The Entirely Ghastly Racism Of The English

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We around here have extensive life experience of places which are not England – even, not Britain. From direct observation we’re thus able to point out that the UK is one of the most tolerant, non-racist, countries on the planet. We don’t say that it’s perfect on this or any other front, of course not, but compared to other places we’ve pitched up it’s really pretty good.

So, when we get claims like this we’re always a little mystified:

This is a vital study of racial bias. Now will Britain take heed?
Afua Hirsch

Well, OK, we’re often mystified by the assertions of Ms. Hirsch. But this particular one:

Now my experience of “the question” is laid bare in the data: within the last month alone, one in five BAME people has had someone assume they aren’t British on the basis of their ethnicity.

Hmm, well. Whether that’s bias or not depends. That white bloke wandering down the road and shouting in Polish might indeed be of British birth but that’s not the way to bet. What it depends upon is how many of the BAME population are not of British birth. If the assumption is made – OK, here, the inquiry – that more people are foreign born that are on the basis of their skin then perhaps we are seeing some bias.

Sure, to do this properly we’d prefer to take the numbers for all here rather than just citizens. But unfortunately, we don’t know. Because we don’t know who is in the country. But this is a decent enough proxy.

The BAME population of the UK is some 13%, about-ish.

according to the 2011 Census, the total population of England and Wales was 56.1 million, and 86.0% of the population was White
people from Asian ethnic groups made up the second largest percentage of the population (at 7.5%), followed by Black ethnic groups (at 3.3%), Mixed/Multiple ethnic groups (at 2.2%) and Other ethnic groups (at 1.0%)

OK. The percentage of that BAME that is foreign born is:

This analysis, produced jointly with the Home Office, looks at the ethnicity and religion of those born outside the UK. In 2011 13% of the population (7.5 million people) in England and Wales were born overseas. We look at this foreign-born population by country of birth and religion, broken down by different periods of arrival.

No, save that number, the 7.5 million.

The 2011 Census showed that almost half (46%, 3.4 million) of the foreign-born population identified with a White ethnic group, a third identified as Asian/Asian British (33%, 2.4 million) and 13% (992,000) identified with Black/African/Caribbean/Black British.

So, 13% of the population is 7.5 million, 13% is BAME, 13% is foreign born. And among those foreign born we’ve 3.4 million that we would immediately call BAME. And 3.4 as a percentage of 7.5 is, well, no need for calculators, call that 50%.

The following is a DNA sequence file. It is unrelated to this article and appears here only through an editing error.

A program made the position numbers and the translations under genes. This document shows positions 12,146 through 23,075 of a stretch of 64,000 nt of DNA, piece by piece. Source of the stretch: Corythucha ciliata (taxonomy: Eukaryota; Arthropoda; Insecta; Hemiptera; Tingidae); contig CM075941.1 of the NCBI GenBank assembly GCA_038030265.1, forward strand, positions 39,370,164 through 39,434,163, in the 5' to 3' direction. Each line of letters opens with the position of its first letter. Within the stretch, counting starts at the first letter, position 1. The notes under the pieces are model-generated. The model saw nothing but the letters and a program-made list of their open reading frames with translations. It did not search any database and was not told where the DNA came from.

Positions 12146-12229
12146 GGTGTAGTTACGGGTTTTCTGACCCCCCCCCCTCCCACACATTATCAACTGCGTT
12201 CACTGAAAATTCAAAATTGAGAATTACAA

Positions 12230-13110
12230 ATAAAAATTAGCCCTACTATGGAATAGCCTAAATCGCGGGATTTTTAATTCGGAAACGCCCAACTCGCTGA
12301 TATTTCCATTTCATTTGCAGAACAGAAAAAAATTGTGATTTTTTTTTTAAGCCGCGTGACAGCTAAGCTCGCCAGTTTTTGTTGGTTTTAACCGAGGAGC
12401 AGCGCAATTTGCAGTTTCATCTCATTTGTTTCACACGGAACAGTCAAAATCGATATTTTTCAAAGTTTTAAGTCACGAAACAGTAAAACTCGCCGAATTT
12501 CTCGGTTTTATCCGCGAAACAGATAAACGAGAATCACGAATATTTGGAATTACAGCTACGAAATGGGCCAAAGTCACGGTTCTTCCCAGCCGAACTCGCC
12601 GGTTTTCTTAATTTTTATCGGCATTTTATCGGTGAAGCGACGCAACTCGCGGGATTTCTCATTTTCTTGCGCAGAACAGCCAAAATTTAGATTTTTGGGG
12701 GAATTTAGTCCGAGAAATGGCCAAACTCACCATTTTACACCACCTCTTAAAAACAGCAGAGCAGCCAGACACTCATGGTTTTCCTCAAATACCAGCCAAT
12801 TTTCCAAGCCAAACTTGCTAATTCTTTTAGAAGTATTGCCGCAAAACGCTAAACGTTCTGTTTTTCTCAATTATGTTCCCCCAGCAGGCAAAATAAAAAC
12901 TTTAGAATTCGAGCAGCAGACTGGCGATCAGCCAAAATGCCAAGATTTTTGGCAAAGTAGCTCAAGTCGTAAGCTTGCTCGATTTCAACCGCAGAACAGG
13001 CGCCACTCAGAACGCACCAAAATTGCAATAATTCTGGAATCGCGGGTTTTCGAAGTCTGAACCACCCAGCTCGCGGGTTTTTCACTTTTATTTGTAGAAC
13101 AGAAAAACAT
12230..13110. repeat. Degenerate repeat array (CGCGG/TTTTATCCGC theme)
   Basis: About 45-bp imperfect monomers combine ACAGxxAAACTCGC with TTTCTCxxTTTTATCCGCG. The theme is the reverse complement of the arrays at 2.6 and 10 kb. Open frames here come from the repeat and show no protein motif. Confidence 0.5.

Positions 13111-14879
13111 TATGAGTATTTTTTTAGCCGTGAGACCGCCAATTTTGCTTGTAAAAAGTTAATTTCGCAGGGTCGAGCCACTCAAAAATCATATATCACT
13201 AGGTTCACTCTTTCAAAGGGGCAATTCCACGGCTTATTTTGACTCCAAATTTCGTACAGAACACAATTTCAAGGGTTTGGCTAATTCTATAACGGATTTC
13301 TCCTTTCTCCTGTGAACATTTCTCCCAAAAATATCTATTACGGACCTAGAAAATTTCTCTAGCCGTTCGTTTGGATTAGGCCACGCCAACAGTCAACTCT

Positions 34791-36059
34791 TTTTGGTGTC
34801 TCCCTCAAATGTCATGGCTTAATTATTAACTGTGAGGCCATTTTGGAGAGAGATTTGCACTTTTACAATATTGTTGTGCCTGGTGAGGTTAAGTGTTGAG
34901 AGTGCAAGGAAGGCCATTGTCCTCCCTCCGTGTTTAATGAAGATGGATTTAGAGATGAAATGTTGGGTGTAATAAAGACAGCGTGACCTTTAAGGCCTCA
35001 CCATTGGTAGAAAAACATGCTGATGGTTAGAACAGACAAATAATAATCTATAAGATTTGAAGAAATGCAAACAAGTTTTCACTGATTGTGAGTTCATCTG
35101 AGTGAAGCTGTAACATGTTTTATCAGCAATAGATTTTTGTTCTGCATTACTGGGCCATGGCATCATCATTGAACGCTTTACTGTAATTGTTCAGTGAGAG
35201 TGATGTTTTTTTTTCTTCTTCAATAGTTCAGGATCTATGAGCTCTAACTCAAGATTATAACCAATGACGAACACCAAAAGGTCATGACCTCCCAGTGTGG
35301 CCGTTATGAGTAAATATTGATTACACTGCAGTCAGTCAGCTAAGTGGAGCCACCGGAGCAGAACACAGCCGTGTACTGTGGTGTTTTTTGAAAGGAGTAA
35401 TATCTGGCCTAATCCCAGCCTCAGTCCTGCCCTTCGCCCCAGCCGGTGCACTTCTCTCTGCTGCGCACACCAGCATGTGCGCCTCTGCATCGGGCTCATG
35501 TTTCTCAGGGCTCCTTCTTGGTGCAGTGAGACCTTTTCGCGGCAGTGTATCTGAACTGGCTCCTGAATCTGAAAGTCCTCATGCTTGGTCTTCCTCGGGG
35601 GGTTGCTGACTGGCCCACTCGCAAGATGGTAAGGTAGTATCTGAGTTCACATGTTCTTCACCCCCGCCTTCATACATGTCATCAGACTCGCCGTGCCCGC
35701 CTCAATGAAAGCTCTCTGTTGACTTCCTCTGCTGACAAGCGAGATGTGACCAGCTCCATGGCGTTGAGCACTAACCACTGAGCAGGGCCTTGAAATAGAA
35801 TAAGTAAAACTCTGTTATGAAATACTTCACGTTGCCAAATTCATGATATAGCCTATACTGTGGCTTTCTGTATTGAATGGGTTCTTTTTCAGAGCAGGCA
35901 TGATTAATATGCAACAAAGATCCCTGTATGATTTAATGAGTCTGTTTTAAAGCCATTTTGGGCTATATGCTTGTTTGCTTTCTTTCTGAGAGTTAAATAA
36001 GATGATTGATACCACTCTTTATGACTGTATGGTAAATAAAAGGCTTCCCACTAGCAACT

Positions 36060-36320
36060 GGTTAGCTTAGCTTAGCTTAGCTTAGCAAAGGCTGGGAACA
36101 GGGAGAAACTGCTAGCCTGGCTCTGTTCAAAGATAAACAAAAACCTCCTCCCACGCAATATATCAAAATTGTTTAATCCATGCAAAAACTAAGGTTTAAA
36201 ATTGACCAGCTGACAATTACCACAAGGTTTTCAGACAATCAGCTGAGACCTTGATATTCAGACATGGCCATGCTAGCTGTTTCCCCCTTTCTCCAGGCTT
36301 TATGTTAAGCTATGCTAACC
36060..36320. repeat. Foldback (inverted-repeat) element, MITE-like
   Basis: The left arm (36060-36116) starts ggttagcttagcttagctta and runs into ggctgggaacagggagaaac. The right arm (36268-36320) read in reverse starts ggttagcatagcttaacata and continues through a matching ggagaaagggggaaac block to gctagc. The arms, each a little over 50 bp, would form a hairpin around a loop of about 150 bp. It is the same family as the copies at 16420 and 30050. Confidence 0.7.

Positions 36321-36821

So, the likelihood that someone richly enhanced in melanin is not British by our birth test is some 50%, yet only 20% get it assumed – or asked – of them. We would seem therefore to have found that the British are anti-racist. Negatively racist, by the definition Ms. Hirsch herself is advancing. BAME get asked about not being British less often than they are not British.

We can have a stab at, a more inaccurate one, at a different definition of British. From Ms. Hirsch’s own paper, The Guardian:

Just half of the foreign born population of England and Wales hold a non-UK passport and the vast majority of the non -white British population consider themselves British, according to new figures from the 2011 Census. 45.6% of usual residents born outside the UK hold a British passport, or 3.4m of the 7.5m foreign-born population.

Erm, well, actually, we get to the same 50% or so number. Half the country’s BAME population aren’t British citizens, thus aren’t British. And yet the assumption – question about – happens to only 20% of them. The Brtish are negatively racist by Ms. Hirsch’s own definition.

Which really isn’t what Ms. Hirsch is telling us, is it?

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literate3Rhoda Klapp Recent comment authors
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Rhoda Klapp
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Rhoda Klapp

If Afua Hirsch doesn’t like it so much one wonders why she doesn’t find a better place, and tell all her mates.

literate3
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literate3

And just how bad is it for someone to be viewed as a “foreigner”. when I spent a winter in Siberia and spoke Russian with an English accent, many/most locals went out of their way to be helpful, e.g. volunteering to translate for me as I tried to buy some bread (that sticks in my memory – a foreigner delaying men and women queuing up in, and probably some outside, the baker at -30C and instead of cursing me the response was to help! In fact my Russian was adequate for the task of slowly buying a loaf but the… Read more »